The global population is predicted to reach 9.8 billion people by 2050 and it has been estimated that increased demand for agricultural products will result in the deforestation of 289 million ha of forests, which would lead to the emission of 169 Gt CO2 (3). An alternative to this deforestation to meet additional demand would be to intensify agricultural production. Research (4) has shown that without the intensification of agricultural systems that occurred from 1961, including access to irrigation, humans would have needed to have converted up to an additional 1,761 Mha of land to agricultural product...

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    Competing Interests: None declared.
  • Adopt the latest flood-resistant and wildfires-resistant irrigation technology

    R. Q. Grafton et al. wrote an article entitled “The paradox of irrigation efficiency” (1). We have learned two lessons from recent disaster in Japan and US. One lesson from the danger of flooding in the Mabicho district of Kurashiki, Okayama Prefecture, Japan is that the irrigation control/schedule is critical for controlling water flow in order to avoid flooding (2). Another lesson from wildfires in California is that we should use the fire-resistant technology. In its most advanced technology it might take the shape of an irrigated and shaded lawn or an intricately designed planting of carefully selected fire-resistant or low fuel-volume plants (3). We should use the latest flood-resistant and wildfires-resistant irrigation technology for avoiding disaster.

    References:
    1. R. Q. Grafton et al., The paradox of irrigation efficiency, Science 24 Aug 2018: Vol. 361, Issue 6404, pp. 748-750
    2. https://www.japantimes.co.jp/news/2018/07/11/national/risk-deadly-flood-...
    3. https://www.fs.fed.us/psw/publications/documents/gtr-050/landscaping.html

    Competing Interests: None declared.
  • RE: Notes on the article

    Dear Authors,

    The paradox presented and the five-step road-map are very relevant to the root-cause of problems experienced at the farm-scale, which then find their way to the basin-, country- and global-scale issues.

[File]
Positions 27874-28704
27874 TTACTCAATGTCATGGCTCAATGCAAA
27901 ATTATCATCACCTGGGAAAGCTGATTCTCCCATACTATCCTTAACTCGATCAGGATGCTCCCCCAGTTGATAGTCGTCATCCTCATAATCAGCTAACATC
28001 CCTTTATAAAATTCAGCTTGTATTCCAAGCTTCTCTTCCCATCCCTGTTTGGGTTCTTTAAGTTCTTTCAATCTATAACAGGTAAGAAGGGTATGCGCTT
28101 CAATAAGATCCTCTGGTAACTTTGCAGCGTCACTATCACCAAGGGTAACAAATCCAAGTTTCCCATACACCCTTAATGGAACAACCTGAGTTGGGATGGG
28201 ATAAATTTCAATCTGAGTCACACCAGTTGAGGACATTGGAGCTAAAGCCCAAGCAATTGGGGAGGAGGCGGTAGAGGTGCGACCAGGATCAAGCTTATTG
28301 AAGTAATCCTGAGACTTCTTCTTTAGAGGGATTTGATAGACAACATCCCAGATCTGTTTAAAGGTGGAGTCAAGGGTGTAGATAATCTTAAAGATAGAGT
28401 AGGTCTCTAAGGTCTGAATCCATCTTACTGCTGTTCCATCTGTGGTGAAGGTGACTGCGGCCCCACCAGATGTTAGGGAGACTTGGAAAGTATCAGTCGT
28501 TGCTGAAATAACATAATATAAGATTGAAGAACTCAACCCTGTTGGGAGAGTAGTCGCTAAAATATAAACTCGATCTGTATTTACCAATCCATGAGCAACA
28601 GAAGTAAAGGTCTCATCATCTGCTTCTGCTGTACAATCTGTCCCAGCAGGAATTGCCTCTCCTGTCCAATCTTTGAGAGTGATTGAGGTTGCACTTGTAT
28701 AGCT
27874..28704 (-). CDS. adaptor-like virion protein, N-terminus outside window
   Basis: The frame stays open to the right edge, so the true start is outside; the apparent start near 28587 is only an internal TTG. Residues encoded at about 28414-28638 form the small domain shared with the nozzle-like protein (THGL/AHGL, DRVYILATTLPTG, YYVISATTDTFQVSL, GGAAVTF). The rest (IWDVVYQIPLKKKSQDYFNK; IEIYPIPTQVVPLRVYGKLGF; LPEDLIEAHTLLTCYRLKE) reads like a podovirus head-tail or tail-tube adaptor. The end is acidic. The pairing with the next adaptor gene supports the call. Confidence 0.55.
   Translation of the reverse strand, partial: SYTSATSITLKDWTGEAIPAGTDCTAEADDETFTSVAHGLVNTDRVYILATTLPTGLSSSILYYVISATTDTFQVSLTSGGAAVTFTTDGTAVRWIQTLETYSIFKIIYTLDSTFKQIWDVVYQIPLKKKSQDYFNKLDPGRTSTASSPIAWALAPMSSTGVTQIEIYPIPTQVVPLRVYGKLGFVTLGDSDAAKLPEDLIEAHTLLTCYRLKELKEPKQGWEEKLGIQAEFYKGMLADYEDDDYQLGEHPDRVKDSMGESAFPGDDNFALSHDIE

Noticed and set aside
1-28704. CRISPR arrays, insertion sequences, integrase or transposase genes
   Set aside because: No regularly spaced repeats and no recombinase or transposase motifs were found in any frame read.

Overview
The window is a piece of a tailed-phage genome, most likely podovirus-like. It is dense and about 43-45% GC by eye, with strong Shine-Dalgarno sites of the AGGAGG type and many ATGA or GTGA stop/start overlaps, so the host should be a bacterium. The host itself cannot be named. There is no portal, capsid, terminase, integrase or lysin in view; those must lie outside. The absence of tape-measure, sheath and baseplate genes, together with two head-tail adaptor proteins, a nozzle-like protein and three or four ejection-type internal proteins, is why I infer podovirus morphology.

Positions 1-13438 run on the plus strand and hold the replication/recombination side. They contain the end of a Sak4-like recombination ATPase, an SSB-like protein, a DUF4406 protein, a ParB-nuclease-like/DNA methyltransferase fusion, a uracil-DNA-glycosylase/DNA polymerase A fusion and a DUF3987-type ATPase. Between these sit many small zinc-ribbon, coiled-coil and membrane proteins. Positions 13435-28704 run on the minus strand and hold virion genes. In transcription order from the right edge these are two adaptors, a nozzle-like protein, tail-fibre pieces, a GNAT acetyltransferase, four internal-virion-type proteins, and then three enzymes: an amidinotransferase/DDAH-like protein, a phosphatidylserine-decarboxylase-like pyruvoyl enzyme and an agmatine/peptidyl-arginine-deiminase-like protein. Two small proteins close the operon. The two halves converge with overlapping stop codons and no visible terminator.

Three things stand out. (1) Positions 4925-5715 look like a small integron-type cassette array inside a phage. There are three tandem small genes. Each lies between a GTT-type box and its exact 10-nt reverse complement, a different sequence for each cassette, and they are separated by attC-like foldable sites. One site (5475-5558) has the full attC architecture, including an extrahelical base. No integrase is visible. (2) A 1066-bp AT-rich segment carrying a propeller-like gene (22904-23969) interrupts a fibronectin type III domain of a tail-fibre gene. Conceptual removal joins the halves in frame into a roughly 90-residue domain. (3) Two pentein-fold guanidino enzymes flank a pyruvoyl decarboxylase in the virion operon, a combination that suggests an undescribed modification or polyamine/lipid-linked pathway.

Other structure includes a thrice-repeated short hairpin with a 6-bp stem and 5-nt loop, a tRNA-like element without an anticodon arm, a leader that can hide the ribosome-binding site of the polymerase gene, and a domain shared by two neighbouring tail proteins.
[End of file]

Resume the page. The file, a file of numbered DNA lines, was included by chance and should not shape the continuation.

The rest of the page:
As documented in the paper, IE should not pave the road to higher level of abstraction at the social, economic and environment cost of other stakeholders benefiting from the available water resources in the basin.

    Therefore, an improved approach is implementation of IE with "sectoral water allocation" quotas for respective sectors. This structure will serve as the "risk-assurance" mechanism for all the stakeholders in the basin and avoid the risk of over-abstraction by one sector at the cost of other sectors.

    In this context, IE in irrigation should be used strategically as the basis for optimized/lower levels of water abstraction by the agriculture sector. There is a significant benefit of this approach in terms of water "quantity" and "quality".

    Please recognize that "return flows" from agriculture are typically highly polluted due to significant levels of pesticides used at the farm-level. Therefore, "optimization of water consumption" by the farmers through IE and sectoral water quotas by the local government and/or irrigation cooperatives will help minimize level of pollution and adverse impacts to downstream users.

    In conclusion, use of IE with sectoral...

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    Competing Interests: None declared.